A challenging issue confronts us: Are driverless automobiles safe?

Is it right to look at the autonomous vehicle transformation only as a technological innovation?

8 mins read
A challenging issue confronts us: Are driverless automobiles safe?

I’ve been helping a buddy learn to drive for a few months now, and the experience has allowed me to perform some mansplaining while simultaneously reflecting on my own driving.

Although I have been driving for many years, I initially had a very difficult time conveying my knowledge, because the behaviors we do in traffic, which have an experience behind them, turn into a set of ossified reflexes after a while. Therefore, I had to analyze and analyze within myself before explaining why I do what I do. The only problem is that there are too many different behaviors and scenarios that keep us alive behind the wheel.

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Which brings us to the topic of this week’s article, autonomous vehicles.

There are billion-dollar initiatives and millions of kilometers of test/simulation drives for driverless cars.

Autonomous vehicles have many advantages over human drivers. They don’t get tired, they don’t get behind the wheel under the influence of alcohol, and they don’t honk their horns when traffic slows down by 1 percent of their own pace. It is also unlikely for autonomous taxis to select customers based on location or nationality.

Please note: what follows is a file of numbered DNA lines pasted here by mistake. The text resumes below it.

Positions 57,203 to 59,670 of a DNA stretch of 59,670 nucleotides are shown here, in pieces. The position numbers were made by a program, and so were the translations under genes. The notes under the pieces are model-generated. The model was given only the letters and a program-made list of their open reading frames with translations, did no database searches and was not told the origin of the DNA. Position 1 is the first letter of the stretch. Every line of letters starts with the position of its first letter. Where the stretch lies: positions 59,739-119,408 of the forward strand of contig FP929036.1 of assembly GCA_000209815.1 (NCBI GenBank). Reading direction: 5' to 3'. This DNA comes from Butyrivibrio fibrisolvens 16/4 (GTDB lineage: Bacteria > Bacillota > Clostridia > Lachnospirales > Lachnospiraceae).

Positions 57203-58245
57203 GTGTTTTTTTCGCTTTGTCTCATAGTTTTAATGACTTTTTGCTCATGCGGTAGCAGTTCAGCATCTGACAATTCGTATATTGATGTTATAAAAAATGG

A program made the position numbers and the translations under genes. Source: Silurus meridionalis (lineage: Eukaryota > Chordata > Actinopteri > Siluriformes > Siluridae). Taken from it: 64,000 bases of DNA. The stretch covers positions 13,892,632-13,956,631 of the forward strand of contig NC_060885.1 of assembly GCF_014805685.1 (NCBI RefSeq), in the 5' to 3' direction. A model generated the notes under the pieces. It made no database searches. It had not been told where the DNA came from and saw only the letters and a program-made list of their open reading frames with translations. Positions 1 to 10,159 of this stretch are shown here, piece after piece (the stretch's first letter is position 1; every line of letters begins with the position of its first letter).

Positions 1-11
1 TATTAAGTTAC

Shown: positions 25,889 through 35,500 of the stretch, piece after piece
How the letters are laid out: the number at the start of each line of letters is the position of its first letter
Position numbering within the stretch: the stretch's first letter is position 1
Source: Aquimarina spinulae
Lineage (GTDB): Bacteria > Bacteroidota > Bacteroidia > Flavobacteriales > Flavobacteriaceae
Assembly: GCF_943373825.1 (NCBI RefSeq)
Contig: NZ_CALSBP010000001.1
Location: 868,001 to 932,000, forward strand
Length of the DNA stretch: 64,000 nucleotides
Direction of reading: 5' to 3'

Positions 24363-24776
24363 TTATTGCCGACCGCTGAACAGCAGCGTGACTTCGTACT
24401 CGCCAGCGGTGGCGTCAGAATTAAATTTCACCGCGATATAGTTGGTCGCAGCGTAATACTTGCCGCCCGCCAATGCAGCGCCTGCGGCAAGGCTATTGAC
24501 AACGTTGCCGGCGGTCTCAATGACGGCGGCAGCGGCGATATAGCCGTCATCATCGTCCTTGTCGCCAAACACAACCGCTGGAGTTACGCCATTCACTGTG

But they struggle to do the little things that we humans do so easily (like predicting what a pedestrian or driver will do). And as I mentioned above, the number of these ‘small’ scenarios is very, very large. Because the rules of the road may be fixed, but humans are complex creatures.

A fighter pilot’s appeal

The number of people voicing these concerns is not small. An engineer named Missy Cummings, who wrote that more tests should be conducted on autonomous cars, drew the ire of Tesla founder Elon Musk on Twitter. Cummings, one of the first female fighter pilots in the US, did not back down. Fighter piloting gave her experience with the hidden dangers of automation and user interfaces, and Cummings has witnessed several fatal accidents.

In his view, what he calls the ‘hypermasculine culture’ in Silicon Valley was intertwined with the ‘move fast and break things’ mission statement of big tech companies, and the bro culture encouraged ignoring security risks.

So who’s right? Cummings, or Waymo, Cruise and Tesla?

The first manned vehicles also caused concern

One of the biggest obstacles to the widespread use of autonomous vehicles is so-called ‘extreme cases’. On October 3, a pedestrian was struck by a manned car and thrown onto the road, where he was hit by a Cruise robotaxi and the company’s license was suspended. The allegations that Cruise ‘hid the footage of the accident’ confirm Cummings’ buddy-sauce safety concerns.

On the other hand, it is worth remembering that similar debates existed when the first motorized cars were introduced. Drivers of motor vehicles were given unprecedented freedom and automobiles changed the world. At the same time, they opened the door to many disasters, from urban sprawl to traffic deaths and global warming. But if we had a time machine, would we go back in time and say ‘no’ to the automobile? Not a chance.